.
  4. Netscape.com
    netscape
    Can you believe at one point Netscape had 90% of the browser market?! Now, Netscape Navigator is officially done. Turns out no one took into account that Microsoft would spend the majority of the 1990s breaking federal and international law by engaging in monopolistic practices. Whoops!
    .
  5. Open Diary
    opendiary
    Could you imagine the Net without blogs? Back before becoming a web staple and source of my weekly paycheck, the idea of the blog was spawned out of online diaries. Open Diary claims to be "the first web site that brought online diary writers together into a community." Unfortunately for O.D., sites like LiveJournal and Blogger quickly followed, meaning most users had migrated to another company by the turn of the millennium. But to be fair, online diaries were NEVER worth visiting regardless of the year. If people wanted to hear your every thought they would hang out with you socially instead of making you the online pariah that you are. So I guess, technically, Open Diary could be taken off this list all together.
    .
  6. Classmates.com
    classmatesClassmates.com was a great idea: Let's use the power and connectivity of the Internet to allow alumni to locate each other. Unfortunately, people had to pay a fee to take full advantage of the most important site features — like reading messages sent to you — thus keeping Classmates from reaching its full potential as the site that Friendster would have eventually taken over for anyway. Today, Facebook fills the void of helping you reconnect with people you didn't even remember going to high school with. Give Classmates.com credit, however, for leading the way in the field of placing annoying banner ads on every site on the entire Internet!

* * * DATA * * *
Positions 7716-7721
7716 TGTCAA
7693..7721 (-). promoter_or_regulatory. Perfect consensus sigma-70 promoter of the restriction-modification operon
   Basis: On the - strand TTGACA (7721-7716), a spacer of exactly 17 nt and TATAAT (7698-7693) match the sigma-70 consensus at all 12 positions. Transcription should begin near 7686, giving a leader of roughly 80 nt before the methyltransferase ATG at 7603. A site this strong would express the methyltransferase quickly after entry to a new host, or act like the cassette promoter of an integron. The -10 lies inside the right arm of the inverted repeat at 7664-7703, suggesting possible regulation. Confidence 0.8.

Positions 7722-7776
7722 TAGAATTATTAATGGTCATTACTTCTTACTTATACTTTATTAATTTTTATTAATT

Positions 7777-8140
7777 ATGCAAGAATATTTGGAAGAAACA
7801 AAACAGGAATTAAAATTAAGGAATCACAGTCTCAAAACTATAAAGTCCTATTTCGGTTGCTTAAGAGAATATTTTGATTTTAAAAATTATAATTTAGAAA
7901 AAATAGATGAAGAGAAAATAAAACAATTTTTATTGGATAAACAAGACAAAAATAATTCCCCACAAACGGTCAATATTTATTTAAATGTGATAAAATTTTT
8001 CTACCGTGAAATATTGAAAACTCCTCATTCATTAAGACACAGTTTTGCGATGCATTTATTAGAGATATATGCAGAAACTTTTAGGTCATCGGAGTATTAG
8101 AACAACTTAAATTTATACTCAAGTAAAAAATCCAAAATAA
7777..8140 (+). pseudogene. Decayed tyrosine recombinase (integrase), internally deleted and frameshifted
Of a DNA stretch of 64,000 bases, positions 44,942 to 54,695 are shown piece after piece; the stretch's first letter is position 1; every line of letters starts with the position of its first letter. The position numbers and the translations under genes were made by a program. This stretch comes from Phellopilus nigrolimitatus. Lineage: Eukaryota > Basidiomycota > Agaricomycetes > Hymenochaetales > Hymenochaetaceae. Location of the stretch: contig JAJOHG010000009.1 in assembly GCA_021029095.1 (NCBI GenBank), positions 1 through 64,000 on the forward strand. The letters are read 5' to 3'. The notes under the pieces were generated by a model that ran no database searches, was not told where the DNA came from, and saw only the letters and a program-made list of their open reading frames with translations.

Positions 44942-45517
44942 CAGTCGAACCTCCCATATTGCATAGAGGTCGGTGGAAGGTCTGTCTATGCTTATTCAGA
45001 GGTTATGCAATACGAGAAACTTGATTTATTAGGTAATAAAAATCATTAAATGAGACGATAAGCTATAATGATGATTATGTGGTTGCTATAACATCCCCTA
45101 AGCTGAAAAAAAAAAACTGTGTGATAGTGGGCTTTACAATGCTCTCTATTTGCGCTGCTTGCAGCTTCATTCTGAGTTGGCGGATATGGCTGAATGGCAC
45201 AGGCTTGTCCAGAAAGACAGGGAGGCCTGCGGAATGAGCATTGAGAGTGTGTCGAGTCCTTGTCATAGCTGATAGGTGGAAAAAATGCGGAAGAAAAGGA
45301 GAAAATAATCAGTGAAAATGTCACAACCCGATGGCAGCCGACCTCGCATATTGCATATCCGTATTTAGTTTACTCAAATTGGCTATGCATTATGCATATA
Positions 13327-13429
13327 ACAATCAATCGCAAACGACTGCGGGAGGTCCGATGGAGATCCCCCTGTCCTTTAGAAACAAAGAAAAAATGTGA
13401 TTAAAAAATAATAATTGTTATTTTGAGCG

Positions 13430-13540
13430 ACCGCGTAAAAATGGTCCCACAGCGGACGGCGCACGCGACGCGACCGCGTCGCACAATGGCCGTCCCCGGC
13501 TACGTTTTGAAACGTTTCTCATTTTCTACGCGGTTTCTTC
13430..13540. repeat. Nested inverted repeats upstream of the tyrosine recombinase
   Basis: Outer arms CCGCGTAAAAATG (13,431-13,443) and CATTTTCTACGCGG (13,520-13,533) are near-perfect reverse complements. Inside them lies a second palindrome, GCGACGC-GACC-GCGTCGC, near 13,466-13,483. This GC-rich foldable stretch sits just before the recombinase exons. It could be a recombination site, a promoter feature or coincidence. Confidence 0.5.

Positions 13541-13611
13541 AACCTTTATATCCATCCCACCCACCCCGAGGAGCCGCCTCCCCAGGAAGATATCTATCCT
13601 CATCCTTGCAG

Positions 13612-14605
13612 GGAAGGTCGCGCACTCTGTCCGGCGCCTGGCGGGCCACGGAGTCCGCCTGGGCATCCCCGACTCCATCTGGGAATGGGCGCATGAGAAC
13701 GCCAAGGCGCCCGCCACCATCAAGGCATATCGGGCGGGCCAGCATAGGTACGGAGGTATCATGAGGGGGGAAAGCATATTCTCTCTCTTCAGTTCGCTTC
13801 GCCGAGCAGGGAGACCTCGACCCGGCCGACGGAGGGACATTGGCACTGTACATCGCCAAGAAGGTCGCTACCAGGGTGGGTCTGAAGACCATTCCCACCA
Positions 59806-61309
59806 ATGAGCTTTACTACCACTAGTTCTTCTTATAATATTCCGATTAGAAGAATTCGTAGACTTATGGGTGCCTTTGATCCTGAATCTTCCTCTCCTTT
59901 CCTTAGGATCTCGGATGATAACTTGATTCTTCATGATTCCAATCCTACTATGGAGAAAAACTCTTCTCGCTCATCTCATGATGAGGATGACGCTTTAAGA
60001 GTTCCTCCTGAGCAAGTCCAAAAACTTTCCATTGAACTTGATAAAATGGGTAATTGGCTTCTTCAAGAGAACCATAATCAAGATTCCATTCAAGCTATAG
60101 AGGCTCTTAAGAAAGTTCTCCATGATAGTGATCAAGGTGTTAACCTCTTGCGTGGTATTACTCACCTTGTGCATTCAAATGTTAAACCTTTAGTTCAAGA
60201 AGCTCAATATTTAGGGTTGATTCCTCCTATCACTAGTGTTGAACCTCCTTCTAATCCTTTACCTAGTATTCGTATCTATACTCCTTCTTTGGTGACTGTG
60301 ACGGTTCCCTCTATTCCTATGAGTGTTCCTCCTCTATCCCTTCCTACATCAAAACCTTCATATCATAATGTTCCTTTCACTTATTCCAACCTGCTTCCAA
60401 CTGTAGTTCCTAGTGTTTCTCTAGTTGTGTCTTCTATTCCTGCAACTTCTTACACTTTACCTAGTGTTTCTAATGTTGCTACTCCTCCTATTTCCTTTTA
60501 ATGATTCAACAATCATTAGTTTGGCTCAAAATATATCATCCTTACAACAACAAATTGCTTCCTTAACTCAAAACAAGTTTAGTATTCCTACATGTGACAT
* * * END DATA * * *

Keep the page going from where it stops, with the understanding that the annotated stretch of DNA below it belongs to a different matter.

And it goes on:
.
  7. Rotten.com
    rotten
    "If you post weird stuff on the web, they will come." That fake mantra I just made up is true now more than ever. And one of the first sites to gain popularity for posting what other media outlets would never dare, was Rotten.com. The site has since fallen out of favor: Too many other places exist to find similar content, and, in the end, their obsession with the nasty made them a bit too niche. You could say Rotten.com was the Ty Cobb of websites: An early pioneer that was a total train wreck off the field due to heavy drinking.
    .
  8. Anything "Ate My Balls"
    ate-my-balls
    We get it, dude! A number of celebrities ate your testicles. By 2000, we were sick of hearing about it. I'm just glad that the Internet has moved past such trivial matters and has finally embraced its power to do something other than promote the stupid nonsense of fringe wackos!!!
    .
  9. Hamster Dance
    hamster
    Before there were memes, there was Hamster Dance. If you've seen Hamster Dance once, you probably don't want to ever see it again. And if you haven't seen Hamster Dance, by all means, DO NOT click the above icon! Your conscious is clean and your heart is pure. Don't turn back now.

This list was compiled from discussions with friends and coworkers, but I'm sure you have plenty of websites you haven't visited in a decade either. Give us your additions to our list in the comments!

Related Posts by Categories